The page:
JAPAN TARGETS COUNTERFEIT MANUFACTURERS
March 30 2006.
Leading Japanese newspaper The Nihon Keizai Shimbun has reported that Japan's proposal to root out counterfeit products is expected to serve as the basis for an international treaty under which ratifying countries would be required to ban exports of the illicit goods and close down production facilities.
"The Japanese government will today submit  a proposed draft of the treaty at a Group of Eight meeting in Moscow of intellectual property experts. The G-8 nations have been holding working-level talks toward drawing up a treaty since the start of the year. This draft is to serve as a basis for hammering out the details ahead of the summit.
An agreement to draft a global treaty aimed at eliminating imitations, such as fake luxury brand goods and pirated CDs, is expected to be reached at July's G-8 summit in St. Petersburg, Russia. Japan hopes that a treaty can be hammered out by 2008.
Knockoffs of brand-name goods, copies of copyrighted material such as CDs and DVDs, and motorcycles and consumer electronics that imitate those of major manufacturers are rampant in such nations as China. With total transactions involving such goods estimated at 65 trillion yen a year around the world, corporations based in the G-8 countries are said to be suffering massive lost profits.
Under the proposed draft, countries that ratify the treaty will be obligated to stop exports of pirated goods and imitations, destroy production facilities to prevent recurrences when knockoffs are discovered, and engage in educational activities to stop people from buying imitations.
The TRIPS (trade-related aspects of intellectual property rights) agreement laid down by the World Trade Organization is a multilateral framework to protect intellectual property rights. While this agreement bans the importation of imitations and pirated goods by clarifying the scope of rights for registered designs and patents, it does not offer steps to prevent recurrences or international rules regarding exportation.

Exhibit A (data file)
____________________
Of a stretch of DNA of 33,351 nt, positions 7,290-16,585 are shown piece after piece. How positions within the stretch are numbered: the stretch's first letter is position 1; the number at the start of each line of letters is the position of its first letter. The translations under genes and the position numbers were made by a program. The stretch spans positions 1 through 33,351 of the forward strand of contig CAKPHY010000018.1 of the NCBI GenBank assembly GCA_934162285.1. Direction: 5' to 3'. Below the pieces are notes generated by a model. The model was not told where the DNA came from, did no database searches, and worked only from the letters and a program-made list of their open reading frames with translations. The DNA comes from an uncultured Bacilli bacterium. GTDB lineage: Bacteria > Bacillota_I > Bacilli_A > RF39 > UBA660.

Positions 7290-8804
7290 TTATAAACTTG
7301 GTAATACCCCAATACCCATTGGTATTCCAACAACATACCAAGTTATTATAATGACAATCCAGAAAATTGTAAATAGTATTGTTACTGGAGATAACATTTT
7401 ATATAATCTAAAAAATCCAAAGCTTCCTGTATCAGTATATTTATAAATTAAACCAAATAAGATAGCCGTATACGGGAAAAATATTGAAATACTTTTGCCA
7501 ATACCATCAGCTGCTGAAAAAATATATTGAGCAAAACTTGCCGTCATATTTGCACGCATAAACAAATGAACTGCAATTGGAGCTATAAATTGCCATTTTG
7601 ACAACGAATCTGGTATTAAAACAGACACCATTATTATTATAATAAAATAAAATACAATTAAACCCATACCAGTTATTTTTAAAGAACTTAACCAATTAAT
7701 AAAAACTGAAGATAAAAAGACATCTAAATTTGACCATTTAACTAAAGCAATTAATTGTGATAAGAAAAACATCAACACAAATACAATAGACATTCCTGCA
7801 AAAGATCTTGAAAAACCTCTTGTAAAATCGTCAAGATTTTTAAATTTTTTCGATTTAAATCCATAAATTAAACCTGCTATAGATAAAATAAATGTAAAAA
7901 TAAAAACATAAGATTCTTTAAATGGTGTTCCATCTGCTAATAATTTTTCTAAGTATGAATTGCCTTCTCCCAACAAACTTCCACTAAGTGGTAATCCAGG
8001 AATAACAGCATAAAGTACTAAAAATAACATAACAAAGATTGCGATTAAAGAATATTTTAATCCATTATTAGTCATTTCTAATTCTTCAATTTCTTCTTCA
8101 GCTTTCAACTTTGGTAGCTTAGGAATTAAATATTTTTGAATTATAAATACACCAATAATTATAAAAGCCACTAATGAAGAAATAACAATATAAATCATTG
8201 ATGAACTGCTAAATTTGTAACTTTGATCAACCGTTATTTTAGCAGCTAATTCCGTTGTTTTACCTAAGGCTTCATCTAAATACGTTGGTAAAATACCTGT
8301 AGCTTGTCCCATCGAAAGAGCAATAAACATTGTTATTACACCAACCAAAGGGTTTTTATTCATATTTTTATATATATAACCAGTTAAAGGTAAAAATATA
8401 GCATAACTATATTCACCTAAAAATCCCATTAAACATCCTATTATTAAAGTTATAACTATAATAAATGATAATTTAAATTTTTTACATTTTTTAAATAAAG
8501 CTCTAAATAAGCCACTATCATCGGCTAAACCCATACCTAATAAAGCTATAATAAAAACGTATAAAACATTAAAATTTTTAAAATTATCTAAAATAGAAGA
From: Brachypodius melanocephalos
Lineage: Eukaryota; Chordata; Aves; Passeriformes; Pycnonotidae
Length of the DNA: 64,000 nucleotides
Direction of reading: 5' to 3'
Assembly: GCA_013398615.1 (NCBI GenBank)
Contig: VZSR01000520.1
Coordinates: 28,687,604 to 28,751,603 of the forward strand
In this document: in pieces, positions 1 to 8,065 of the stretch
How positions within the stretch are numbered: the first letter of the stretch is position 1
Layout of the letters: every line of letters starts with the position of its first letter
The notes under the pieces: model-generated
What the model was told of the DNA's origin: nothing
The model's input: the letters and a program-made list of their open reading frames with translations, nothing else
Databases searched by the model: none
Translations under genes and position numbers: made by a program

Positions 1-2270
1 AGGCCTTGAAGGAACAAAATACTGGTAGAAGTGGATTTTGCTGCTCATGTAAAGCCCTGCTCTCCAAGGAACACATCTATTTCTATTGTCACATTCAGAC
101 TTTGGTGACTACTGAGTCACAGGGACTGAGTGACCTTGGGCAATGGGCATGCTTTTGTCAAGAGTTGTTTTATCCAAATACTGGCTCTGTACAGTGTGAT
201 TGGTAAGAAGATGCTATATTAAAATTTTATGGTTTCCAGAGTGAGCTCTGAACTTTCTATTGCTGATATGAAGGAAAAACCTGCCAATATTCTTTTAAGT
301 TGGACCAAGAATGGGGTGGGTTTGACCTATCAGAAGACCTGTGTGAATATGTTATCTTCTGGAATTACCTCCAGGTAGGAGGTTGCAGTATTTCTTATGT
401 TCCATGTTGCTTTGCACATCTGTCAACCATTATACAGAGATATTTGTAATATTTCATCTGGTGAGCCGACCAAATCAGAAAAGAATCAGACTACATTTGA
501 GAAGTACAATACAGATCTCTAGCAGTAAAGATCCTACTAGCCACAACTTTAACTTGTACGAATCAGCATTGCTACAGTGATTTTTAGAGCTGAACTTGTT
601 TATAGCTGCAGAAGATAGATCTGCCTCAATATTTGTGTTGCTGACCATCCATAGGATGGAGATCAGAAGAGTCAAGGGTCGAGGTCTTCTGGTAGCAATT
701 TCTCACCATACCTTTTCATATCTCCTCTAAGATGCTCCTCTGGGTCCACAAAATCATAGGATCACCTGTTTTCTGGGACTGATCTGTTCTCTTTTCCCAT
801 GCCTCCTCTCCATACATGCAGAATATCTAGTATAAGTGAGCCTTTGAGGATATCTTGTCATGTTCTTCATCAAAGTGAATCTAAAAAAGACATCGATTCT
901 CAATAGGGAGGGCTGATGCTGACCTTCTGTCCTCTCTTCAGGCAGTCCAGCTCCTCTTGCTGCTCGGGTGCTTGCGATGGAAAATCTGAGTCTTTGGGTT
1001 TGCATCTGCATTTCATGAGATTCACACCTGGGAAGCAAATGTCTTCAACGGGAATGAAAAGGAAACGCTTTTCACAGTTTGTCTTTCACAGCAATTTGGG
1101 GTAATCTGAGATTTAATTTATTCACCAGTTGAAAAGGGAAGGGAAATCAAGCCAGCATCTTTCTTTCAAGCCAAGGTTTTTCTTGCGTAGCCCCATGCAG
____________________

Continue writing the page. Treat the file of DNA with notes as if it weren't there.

At the G-8 summit and other venues, the industrialized nations will call for putting the treaty into effect soon, pointing out that profits from imitations are funding international terrorist organizations and that counterfeit medicines are endangering lives.
After the summit, the G-8 nations hope to gain the cooperation of Organization for Economic Cooperation and Development member states. A specialized section will then be created within the OECD to work on the treaty, after which a treaty proposal can be put to a vote. The G-8 countries plan to urge China and other developing nations to participate in its drafting and ratification."

Source: The Nihon Keizai Shimbun Thursday morning edition